Title page for ETD etd-04112005-125206


Type of Document Master's Thesis
Author Benson, John Farnum
Author's Email Address jbenso5@lsu.edu
URN etd-04112005-125206
Title Ecology and Conservation of Louisiana Black Bears in the Tensas River Basin and Reintroduced Populations
Degree Master of Science (M.S.)
Department Renewable Natural Resources
Advisory Committee
Advisor Name Title
Michael Chamberlain Committee Chair
Mark Mitchell Committee Member
Michael Stine Committee Member
Keywords
  • fragmentation
  • black bear
  • diet
  • denning
  • reproductive status
  • reintroduction
  • louisiana black bear
  • tensas river basin
  • habitat selection
  • space use
  • lake ophelia nwr
  • ursus americanus luteolus
Date of Defense 2005-04-01
Availability unrestricted
Abstract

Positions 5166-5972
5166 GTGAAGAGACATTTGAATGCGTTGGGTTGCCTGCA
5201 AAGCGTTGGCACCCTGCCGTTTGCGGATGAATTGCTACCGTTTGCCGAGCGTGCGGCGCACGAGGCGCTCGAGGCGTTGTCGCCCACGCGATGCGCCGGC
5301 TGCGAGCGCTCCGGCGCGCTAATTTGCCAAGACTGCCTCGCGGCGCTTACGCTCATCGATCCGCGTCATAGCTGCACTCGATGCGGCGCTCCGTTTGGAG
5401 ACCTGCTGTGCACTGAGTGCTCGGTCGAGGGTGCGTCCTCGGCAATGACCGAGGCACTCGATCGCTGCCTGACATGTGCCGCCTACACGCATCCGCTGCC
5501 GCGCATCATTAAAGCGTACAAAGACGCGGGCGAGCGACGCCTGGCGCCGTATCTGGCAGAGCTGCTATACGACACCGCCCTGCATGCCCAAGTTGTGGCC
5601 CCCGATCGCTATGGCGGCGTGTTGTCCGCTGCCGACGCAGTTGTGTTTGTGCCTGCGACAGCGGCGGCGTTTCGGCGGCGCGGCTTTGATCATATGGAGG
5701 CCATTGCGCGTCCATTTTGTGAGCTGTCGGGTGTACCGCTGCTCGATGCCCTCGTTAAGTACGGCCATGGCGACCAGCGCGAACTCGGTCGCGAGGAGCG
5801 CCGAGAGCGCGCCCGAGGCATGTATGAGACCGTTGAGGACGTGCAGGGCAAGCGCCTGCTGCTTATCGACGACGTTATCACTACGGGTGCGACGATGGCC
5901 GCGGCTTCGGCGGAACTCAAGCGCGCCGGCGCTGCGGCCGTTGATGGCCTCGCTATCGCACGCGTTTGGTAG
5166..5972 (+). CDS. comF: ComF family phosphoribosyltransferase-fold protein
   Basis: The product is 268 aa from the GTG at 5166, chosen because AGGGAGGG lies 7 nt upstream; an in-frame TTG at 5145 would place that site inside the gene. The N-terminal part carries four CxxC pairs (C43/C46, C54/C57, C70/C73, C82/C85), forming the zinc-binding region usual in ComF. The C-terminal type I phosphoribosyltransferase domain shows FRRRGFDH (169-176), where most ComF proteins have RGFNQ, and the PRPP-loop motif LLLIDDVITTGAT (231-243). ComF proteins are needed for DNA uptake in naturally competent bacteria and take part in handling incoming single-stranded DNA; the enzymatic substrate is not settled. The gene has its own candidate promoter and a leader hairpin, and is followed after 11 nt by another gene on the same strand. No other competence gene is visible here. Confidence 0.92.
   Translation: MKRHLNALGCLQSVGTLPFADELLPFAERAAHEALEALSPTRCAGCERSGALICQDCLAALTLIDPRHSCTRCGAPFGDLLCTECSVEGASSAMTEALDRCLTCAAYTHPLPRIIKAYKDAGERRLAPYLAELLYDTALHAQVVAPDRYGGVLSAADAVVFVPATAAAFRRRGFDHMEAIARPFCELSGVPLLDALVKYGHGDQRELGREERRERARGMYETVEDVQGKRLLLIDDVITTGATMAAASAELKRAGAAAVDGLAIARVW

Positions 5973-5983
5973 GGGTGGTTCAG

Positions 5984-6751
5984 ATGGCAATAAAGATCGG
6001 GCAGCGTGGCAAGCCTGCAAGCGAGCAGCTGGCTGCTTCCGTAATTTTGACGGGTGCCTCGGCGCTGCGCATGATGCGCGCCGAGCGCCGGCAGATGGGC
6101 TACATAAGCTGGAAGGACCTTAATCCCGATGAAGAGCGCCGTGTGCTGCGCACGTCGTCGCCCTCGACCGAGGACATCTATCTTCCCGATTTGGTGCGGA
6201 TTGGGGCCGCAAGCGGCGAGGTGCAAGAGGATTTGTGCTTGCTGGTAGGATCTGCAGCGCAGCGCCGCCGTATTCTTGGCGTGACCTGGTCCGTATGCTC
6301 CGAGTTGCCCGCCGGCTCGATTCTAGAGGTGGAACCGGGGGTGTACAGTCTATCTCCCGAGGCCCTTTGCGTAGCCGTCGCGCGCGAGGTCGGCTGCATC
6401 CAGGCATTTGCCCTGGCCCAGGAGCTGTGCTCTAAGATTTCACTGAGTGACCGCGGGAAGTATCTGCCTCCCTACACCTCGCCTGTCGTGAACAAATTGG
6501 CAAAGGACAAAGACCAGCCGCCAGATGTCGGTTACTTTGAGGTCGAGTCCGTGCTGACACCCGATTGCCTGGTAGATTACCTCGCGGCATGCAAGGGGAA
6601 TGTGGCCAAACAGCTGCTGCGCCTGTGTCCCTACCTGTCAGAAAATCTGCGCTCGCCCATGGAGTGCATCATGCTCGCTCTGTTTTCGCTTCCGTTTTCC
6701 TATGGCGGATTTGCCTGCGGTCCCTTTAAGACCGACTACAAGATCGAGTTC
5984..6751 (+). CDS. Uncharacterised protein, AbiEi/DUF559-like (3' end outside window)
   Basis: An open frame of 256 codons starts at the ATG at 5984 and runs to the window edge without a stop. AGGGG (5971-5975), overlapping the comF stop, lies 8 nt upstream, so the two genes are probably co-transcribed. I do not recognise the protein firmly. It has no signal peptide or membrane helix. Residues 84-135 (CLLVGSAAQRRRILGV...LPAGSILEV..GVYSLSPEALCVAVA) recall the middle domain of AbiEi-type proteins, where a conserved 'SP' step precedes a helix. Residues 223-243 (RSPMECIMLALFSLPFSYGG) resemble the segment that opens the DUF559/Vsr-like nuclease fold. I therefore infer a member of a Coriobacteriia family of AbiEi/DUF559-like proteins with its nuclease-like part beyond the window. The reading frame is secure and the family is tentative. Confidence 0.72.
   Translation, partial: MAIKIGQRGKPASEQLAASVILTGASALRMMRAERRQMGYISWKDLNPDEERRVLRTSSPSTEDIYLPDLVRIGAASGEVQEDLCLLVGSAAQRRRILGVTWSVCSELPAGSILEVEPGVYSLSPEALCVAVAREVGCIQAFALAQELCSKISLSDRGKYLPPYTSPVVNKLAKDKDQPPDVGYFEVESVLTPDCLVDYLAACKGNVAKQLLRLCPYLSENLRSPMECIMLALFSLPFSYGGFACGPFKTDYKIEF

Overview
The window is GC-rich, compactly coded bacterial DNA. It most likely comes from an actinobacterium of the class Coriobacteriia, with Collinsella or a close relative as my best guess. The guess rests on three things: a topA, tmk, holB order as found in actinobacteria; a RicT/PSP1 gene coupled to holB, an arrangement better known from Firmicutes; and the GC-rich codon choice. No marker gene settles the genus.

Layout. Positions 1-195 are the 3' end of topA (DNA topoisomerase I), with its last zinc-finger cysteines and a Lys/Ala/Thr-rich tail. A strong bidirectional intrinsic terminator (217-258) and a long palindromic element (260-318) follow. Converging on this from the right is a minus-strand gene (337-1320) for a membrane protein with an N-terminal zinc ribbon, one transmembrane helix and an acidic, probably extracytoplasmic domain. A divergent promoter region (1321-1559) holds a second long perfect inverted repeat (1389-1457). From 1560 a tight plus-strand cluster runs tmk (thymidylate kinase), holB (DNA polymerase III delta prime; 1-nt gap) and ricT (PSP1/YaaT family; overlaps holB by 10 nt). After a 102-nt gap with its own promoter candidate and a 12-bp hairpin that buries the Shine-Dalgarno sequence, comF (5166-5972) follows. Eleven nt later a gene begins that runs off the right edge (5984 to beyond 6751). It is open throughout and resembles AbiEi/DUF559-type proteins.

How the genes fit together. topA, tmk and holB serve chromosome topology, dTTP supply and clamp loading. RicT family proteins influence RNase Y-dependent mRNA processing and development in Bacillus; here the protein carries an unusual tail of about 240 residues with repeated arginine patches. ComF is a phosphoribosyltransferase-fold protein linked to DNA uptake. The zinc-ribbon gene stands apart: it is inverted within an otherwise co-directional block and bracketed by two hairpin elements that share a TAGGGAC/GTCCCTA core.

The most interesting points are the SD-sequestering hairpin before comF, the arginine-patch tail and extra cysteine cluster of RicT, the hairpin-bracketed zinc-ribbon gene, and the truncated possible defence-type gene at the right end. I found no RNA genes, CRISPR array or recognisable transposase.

Louisiana black bears (Ursus americanus luteolus) exist in 3 isolated populations in Louisiana and are listed as a threatened subspecies under the United States endangered species act. In order to establish a population of black bears in central Louisiana and to promote connectivity among existing populations 11 adult females and 28 cubs were reintroduced to suitable habitat on Lake Ophelia National Wildlife Refuge. We captured and monitored females in the Tensas River Basin (TRB) in northeast Louisiana for use in these reintroduction efforts and to study their ecology. Specifically, I studied the food habits, space use, habitat selection, and denning behavior of female bears in the TRB and reintroduced populations. Within the TRB bears exist in 2 subpopulations (Tensas and Deltic) which inhabit highly variable landscapes. Bears on Tensas inhabit a large (>300 km2) contiguous block of bottomland hardwood forest, whereas bears on Deltic inhabit small (<7 km2) forest fragments surrounded by a matrix of agricultural fields. Bears in the TRB ate an omnivorous diet dominated by plant foods that shifted to exploit seasonally available foods. Important food items included: herbaceous vegetation, soft mast, corn, acorns, and beetles. Spring home ranges and core areas on Tensas differed between females with and without cubs. Ranges of females on Tensas were larger than those on Deltic, and ranges of reintroduced females were larger than both TRB subpopulations. Habitat selection patterns also differed as females on Tensas selected swamps and regenerating forests at most spatial scales and during most seasons, whereas Deltic females selected upland and lowland forests. Lake Ophelia females selected upland and lowland forests when establishing home ranges, but did not exhibit non-random habitat use within home ranges. In the TRB, parturient females used tree dens more frequently than ground dens, whereas non-parturient used tree and ground dens with similar frequency. Tensas den sites were closer than expected to swamps, water, and regenerating forests, whereas Deltic den sites were closer than expected to upland and lowland forests. I discuss the results in relation to fragmentation, forest management practices, and conservation.
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